Both parties should have an interest in ensuring that change requests are handled in a timely manner. Sometimes customers try to leave this unspecified because that way they can ignore any change which may cause an increase in time or cost.
Being too specific on a number of days can also be problematic because the nature of the change may vary in its complexity. There are several ways you might approach this:
1. Specify a number of days within which the change must be acknowledged and a date for resolution agreed, with a proviso that the resolution must be within a period no longer than x days or the change will be deemed effective.
2. Specify that all changes take effect 7 days from notification unless the other party makes a counter-proposal within that period.
3. Categorise changes into, say, three different classes, probably based on the nature and complexity of the change. Class one might have a requirement to resolve within 7 days, class 2 within 30 days and class 3 to be agreed case by case between the parties.
You may also want to consider a provision related to the consequences of failing to agree a change in a reasonable or specified period. For example, does the change simply become effective? Or does failure to agree result in permissible delay or suspension of work / service? Perhaps you want a clearly defined escalation process to support resolution; this could include referral to an independent expert to resolve disagreement.
I hope these ideas help!
• TRADING AND AGENCY LTD
The Standard language in Oil & Gas Contracts is that no Change shall be performed unless executed through a Change Order (CO). However, in order to allow for events where Parties are unable to agree on a Change, Clients include a provision in the Contract to issue either an Instruction to Proceed (ITP) or a Disputed Change/Variation Order which obligates the Contractor to perform first and negotiate later. Still, it is worthwhile to include a maximum response time which obligates the Client to acknowledge Contractor's Change Request either by issuing a CO or ITP within the agreed timeframe.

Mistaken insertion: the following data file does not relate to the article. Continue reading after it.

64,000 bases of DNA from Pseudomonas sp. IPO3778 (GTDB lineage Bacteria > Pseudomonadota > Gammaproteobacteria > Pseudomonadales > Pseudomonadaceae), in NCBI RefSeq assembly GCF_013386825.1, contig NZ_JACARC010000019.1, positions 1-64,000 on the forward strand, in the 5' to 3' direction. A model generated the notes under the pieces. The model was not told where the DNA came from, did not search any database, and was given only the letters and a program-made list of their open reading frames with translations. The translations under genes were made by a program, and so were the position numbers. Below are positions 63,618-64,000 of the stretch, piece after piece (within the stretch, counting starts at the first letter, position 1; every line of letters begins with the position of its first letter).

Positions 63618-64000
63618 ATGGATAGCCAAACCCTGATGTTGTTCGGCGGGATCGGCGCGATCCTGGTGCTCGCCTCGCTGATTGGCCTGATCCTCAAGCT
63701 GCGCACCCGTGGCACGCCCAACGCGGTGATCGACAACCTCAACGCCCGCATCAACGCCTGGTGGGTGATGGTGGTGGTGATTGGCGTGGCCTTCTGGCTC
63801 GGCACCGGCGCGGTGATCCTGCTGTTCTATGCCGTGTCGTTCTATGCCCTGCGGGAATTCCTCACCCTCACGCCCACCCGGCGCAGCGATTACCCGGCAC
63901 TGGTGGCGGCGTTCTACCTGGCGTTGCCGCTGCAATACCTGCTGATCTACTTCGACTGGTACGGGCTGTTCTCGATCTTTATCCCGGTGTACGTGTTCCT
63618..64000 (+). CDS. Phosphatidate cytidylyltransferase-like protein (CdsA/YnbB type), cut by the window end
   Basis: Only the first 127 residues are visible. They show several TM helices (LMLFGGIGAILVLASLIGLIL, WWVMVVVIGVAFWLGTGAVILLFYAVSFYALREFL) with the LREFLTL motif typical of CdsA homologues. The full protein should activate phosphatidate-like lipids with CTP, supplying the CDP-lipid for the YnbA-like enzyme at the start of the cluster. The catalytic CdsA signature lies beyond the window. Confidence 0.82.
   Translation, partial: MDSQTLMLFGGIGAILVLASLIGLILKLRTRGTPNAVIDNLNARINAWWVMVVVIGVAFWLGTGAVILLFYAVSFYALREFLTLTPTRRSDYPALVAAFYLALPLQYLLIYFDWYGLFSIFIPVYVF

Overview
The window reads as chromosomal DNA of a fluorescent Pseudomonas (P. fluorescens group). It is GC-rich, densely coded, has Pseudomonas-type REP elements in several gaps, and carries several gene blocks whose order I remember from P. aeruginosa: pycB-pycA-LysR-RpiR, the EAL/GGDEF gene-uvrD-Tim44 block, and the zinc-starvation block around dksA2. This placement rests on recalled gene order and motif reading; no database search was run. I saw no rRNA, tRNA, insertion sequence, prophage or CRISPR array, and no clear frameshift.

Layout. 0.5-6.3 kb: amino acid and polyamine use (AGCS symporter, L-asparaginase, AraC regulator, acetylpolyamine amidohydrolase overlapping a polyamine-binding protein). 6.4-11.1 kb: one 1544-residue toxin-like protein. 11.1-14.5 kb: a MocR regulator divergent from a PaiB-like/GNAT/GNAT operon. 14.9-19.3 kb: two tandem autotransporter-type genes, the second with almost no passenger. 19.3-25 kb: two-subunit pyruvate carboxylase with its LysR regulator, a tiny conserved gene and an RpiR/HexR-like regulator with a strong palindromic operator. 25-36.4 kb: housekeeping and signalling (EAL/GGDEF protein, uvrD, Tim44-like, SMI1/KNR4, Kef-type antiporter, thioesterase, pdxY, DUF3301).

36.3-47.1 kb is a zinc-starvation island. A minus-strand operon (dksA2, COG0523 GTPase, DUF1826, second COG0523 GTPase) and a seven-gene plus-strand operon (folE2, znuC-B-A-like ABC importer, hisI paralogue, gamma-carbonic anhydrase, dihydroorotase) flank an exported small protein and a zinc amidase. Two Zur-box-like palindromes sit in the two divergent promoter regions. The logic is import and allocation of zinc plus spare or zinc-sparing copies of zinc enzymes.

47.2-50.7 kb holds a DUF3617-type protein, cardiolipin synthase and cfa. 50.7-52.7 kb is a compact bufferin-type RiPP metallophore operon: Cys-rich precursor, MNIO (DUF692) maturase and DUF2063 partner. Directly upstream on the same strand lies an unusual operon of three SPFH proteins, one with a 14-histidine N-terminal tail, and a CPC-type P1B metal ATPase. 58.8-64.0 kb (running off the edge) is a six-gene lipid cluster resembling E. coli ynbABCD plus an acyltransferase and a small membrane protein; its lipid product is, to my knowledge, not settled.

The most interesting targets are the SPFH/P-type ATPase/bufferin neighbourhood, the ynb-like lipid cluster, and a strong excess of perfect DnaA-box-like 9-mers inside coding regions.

I think perhaps part of your question is missing, but let me try to answer what I think you are asking!
Most contracts will have a provision relating to the right and the process for making revisions. How this works will usually depend on the nature of the agreement. For example, if it is a Master or Frame agreement under which there may be multiple individual transactions, it is common for the change provision to state that a change can be made simply by giving notice and that it will apply to all future orders or supply (i.e. there is no need for acceptance by the counter-party).
If the change affects an existing order, organizations sometimes try to specify that they will give notice and the change is effective unless rejected by the counter-party. However, this is of questionable enforcability. Therefore it is more normal to issue a formal notification of change and for this to be effective only when accepted by the counter-party. IN terms of administration, the biggest factor here may be what the contract then deems 'acceptance' - for example, is an email or a text sufficient, or does it require an authorized signature? In making this decision, you also need to consider the jurisdictional laws regarding acceptance.
Finally, if the contract does not include a provision relating to changes, you may want to insert one as part of the change you are now planning to make!
Hi Matthew, Have you looked at the IACCM Contract Design Pattern Library: contract-design.iaccm.com/?
Have you looked at the examples and guidance provided in the Contract Design Library on this website (look under the Resources tab). This offers examples, ideas and guidance. IACCM works with a growing number of member companies on simplification and design projects so we also have specialists on our team who can offer further advice or examples you can use.